Composition
Download
1 / 50

Composition - PowerPoint PPT Presentation


  • 83 Views
  • Uploaded on

Composition. The arrangement and relationship of the different parts that make up the whole image. Photographic Composition. The arrangement and relationship of the different parts within the frame of the camera’s viewfinder. Challenges. Where place the subject

loader
I am the owner, or an agent authorized to act on behalf of the owner, of the copyrighted work described.
capcha
Download Presentation

PowerPoint Slideshow about ' Composition' - heulwen-evans


An Image/Link below is provided (as is) to download presentation

Download Policy: Content on the Website is provided to you AS IS for your information and personal use and may not be sold / licensed / shared on other websites without getting consent from its author.While downloading, if for some reason you are not able to download a presentation, the publisher may have deleted the file from their server.


- - - - - - - - - - - - - - - - - - - - - - - - - - E N D - - - - - - - - - - - - - - - - - - - - - - - - - -
Presentation Transcript
Composition

Composition

The arrangement and relationship of the different parts that make up the whole image.


Photographic composition
Photographic Composition

  • The arrangement and relationship of the different parts within the frame of the camera’s viewfinder.


Challenges
Challenges

  • Where place the subject

  • Emphasize or deemphasize subject?

  • Edward Weston described composition as “the strongest way of seeing”

Edward WestonPepper No. 30 (1930)


Goal of art
Goal of Art

  • Communicate an idea, an emotion, or an experience to the viewer

Alfred Stieglitz- Snapshot, Paris (1911)


Space figure ground
Space-Figure-Ground

  • Three fundamental components of composition:

    • Division of Space

    • Figure

    • Ground

Robert Mapplethorpe- Orchid and Leaf in White Vase (1982)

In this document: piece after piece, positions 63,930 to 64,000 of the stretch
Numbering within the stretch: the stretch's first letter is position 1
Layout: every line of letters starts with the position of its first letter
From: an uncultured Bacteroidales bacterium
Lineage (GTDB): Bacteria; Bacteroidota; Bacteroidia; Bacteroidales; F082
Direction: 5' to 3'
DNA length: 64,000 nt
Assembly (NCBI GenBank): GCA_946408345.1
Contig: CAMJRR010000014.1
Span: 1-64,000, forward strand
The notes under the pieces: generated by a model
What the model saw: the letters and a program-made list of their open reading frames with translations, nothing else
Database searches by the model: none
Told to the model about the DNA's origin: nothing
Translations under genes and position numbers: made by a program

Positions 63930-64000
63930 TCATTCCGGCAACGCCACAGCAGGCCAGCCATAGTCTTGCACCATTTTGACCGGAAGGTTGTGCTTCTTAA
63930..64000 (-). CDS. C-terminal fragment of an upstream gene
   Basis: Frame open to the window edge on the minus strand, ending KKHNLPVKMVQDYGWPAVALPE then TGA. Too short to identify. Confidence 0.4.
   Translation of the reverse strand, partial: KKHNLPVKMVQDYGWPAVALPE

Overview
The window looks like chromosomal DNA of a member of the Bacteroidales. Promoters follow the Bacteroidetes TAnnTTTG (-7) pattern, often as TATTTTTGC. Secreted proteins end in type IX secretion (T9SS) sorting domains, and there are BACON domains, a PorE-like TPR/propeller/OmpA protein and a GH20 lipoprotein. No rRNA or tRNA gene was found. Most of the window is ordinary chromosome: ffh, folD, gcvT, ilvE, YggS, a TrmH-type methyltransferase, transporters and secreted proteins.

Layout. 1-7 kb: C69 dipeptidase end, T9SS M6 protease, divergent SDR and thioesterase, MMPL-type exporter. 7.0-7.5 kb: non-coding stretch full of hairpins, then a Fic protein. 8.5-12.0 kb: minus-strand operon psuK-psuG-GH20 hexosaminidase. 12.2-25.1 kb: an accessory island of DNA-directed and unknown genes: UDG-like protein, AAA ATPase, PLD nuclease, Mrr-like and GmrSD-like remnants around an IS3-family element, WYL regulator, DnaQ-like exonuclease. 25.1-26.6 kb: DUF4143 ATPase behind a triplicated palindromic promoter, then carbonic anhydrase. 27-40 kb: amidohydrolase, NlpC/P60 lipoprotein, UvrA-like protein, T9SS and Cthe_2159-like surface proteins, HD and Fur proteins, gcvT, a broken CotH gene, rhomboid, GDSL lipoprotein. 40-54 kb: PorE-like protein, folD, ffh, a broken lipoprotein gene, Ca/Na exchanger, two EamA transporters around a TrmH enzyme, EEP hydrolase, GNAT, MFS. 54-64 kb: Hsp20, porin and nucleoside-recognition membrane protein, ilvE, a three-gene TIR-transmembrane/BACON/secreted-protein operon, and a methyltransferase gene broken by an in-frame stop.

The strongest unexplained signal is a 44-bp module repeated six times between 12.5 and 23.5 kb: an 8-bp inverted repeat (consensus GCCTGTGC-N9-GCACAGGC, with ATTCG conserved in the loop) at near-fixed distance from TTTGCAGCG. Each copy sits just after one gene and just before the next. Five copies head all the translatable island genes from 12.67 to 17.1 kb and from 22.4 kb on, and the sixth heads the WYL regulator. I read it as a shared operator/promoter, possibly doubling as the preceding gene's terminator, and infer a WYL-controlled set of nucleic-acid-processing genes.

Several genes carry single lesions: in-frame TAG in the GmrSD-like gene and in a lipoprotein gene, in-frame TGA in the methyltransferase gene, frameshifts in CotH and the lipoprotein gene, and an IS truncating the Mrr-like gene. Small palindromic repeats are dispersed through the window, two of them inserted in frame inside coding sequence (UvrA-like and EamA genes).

Space
Space

  • Refers to the three dimensional illusion of depth in an image

    AND

  • the two dimensional arrangement of objects in a photograph

Alfred Stieglitz - Flatiron Building (1903)


Space positive negative
Space: Positive/Negative

  • A division of space

  • Figure and ground


Fill the frame
Fill the frame

  • Everything within the frame is there for a reason

  • Does not mean that there should not be any empty space

  • Sometimes the negative space is what makes the picture

Singer Sargent. The Daughters of Edward D. Boit. 1882. Oil on canvas. The Museum of Fine Arts, Boston, MA, USA


Fill the frame1
Fill the Frame

  • Moving in close gets rid of all elements that take away from the subject.

  • Get the subject into the frame so there is no doubt what the photo is all about.

Joel Meyerowitz- Porch, Provincetown (1977)


Fill the frame2
Fill the Frame

  • Moving in close gets rid of all elements that take away from the subject.

  • Get the subject into the frame so there is no doubt what the photo is all about.

  • “If you're pictures are not good enough, they you're probably not close enough.”- Robert Capa, a WWII photojournalist

Ansel Adams- Oak Tree, Snowstorm,

Yosemite National Park (1948)


Framing
Framing

  • Frame picture in viewfinder

  • What should be included/excluded


Fill the frame3
Fill the Frame

  • When you see a composition you like, forget what the subject is and look at it spatially.